Should I euthanise my unwell goldfish ?


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HI, new member wanting advise, I know the title is a little dramatic but need to do what is best for this goldfish.
I am new to fish keeping and ponds in general, but decided to make myself a small raised pond in my garden here in Northeastern Thailand, nothing special 700 litres with probably 20 fish in total, 3 Comets (10cm), 3 Ryukin (6cm) and the rest made up of Swordtails and Guppies.
I clean the pond everyweek and last week the largest of my Ryukin had become trapped under a piece of roof tile I had placed against the edge and the floor of the pond for the smaller fish to hide among.
I don't know how long it had been there, it swam away when I removed the tile and have removed all chances of it happening again but since then, 7 days ago it has been on the surface upside down most of the time, it does swim away when disturbed but obviously its swim bladder was damaged when it was trapped under the tile.
Will it repair itself and get better ? Is it in pain and suffering ? Is it better to put it out of its misery now or wait and see ?
This fish was given to me by a neighbour and was a fraction of the size it is now, I have had it for about 6 months and it was, as are all the other fish healthy and active.

Goldfish.jpeg
 
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HI, new member wanting advise, I know the title is a little dramatic but need to do what is best for this goldfish.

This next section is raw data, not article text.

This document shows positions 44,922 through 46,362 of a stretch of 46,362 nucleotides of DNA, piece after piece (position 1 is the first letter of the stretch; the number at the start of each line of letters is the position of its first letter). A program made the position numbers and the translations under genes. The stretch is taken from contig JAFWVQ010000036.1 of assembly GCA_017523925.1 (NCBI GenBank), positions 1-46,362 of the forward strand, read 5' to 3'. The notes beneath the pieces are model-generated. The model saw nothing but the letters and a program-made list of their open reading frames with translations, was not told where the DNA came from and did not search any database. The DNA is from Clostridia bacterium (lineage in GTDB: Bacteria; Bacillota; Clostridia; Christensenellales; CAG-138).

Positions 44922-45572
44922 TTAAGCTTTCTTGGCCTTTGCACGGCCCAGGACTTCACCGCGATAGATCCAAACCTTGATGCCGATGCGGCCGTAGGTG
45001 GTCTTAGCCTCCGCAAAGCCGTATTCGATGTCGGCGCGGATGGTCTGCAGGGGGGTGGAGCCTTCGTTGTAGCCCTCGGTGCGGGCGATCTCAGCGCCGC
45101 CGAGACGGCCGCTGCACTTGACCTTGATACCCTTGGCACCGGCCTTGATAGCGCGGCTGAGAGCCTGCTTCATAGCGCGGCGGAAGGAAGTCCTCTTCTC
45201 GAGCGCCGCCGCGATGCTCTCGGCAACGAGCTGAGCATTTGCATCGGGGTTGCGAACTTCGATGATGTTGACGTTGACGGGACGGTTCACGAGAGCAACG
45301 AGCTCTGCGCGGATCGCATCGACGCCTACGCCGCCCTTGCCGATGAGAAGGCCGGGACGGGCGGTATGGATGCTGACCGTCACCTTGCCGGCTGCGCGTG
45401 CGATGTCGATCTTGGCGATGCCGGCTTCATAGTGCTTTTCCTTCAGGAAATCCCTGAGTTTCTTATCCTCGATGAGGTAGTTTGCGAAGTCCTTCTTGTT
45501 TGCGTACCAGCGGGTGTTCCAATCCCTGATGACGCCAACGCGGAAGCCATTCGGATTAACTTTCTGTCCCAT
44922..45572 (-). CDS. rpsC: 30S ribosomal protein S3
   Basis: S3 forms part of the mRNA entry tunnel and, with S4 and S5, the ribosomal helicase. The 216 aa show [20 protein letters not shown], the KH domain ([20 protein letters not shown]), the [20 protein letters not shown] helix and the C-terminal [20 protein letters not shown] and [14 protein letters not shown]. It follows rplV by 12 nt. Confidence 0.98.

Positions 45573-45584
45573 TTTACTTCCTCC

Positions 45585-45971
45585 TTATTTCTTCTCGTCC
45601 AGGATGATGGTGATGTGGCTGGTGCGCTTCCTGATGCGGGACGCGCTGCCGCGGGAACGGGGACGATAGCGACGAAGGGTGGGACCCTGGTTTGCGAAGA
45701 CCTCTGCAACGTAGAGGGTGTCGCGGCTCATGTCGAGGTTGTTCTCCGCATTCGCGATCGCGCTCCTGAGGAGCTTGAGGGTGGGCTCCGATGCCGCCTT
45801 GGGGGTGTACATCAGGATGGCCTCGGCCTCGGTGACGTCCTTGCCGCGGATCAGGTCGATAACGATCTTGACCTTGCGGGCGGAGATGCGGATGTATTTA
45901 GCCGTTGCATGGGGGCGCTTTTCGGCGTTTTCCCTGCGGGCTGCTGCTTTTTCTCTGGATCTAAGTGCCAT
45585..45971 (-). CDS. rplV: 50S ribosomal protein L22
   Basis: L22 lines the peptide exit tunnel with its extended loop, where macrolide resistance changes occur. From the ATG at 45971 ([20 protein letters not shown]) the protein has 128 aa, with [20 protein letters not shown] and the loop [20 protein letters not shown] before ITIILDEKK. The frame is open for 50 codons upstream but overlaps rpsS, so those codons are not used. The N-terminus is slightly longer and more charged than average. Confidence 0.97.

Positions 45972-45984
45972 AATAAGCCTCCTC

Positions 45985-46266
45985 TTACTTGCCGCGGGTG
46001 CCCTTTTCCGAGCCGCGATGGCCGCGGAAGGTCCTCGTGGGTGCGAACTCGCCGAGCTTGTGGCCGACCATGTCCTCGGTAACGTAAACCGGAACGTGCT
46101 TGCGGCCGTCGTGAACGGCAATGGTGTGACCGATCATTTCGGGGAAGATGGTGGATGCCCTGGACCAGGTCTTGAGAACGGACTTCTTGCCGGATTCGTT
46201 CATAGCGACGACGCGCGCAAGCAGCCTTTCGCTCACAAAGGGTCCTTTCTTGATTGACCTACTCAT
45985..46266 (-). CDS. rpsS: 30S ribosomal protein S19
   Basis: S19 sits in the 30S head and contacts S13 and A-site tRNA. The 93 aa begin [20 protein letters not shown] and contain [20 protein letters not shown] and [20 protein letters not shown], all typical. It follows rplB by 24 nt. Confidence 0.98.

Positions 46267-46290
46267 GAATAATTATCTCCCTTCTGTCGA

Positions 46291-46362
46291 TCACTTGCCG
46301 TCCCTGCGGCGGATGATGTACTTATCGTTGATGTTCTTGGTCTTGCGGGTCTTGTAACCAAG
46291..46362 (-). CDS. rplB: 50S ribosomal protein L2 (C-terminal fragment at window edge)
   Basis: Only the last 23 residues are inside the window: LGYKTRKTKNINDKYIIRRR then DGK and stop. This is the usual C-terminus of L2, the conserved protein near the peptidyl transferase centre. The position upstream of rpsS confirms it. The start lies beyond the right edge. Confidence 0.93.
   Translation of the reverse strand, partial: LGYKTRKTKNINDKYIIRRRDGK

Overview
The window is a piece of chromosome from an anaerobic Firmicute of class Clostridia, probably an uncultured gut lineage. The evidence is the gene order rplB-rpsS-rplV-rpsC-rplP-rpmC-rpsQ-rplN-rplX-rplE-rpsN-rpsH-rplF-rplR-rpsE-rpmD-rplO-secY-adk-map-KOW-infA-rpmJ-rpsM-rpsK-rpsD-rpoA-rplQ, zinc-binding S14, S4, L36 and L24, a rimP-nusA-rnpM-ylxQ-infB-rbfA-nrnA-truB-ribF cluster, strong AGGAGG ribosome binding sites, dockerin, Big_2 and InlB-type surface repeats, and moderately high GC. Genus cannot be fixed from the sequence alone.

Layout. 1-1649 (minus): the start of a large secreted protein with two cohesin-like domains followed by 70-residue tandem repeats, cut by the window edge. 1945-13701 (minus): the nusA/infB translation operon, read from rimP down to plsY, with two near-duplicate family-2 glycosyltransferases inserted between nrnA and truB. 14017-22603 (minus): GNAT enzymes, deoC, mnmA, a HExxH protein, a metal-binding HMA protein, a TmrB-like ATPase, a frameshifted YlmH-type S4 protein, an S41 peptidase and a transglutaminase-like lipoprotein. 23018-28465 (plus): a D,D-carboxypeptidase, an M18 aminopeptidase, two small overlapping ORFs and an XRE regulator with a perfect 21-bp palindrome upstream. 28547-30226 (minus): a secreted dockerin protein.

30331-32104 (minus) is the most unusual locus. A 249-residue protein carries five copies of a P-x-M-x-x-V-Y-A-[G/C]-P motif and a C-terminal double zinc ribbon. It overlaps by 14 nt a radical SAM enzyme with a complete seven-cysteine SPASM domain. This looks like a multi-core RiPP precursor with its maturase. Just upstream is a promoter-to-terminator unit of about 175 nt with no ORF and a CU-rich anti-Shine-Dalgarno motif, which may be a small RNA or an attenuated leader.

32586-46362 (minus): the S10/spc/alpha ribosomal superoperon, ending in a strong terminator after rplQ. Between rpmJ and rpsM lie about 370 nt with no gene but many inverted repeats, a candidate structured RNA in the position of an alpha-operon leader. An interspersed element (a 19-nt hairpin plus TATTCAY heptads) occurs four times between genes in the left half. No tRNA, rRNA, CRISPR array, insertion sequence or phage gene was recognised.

I am new to fish keeping and ponds in general, but decided to make myself a small raised pond in my garden here in Northeastern Thailand, nothing special 700 litres with probably 20 fish in total, 3 Comets (10cm), 3 Ryukin (6cm) and the rest made up of Swordtails and Guppies.
I clean the pond everyweek and last week the largest of my Ryukin had become trapped under a piece of roof tile I had placed against the edge and the floor of the pond for the smaller fish to hide among.
I don't know how long it had been there, it swam away when I removed the tile and have removed all chances of it happening again but since then, 7 days ago it has been on the surface upside down most of the time, it does swim away when disturbed but obviously its swim bladder was damaged when it was trapped under the tile.
Will it repair itself and get better ? Is it in pain and suffering ? Is it better to put it out of its misery now or wait and see ?
This fish was given to me by a neighbour and was a fraction of the size it is now, I have had it for about 6 months and it was, as are all the other fish healthy and active.

View attachment 145455
well, if you're up for this, I've actually 'cured' two fish doing this--one a large tinfoil barb and the other a goldfish. This is what I did;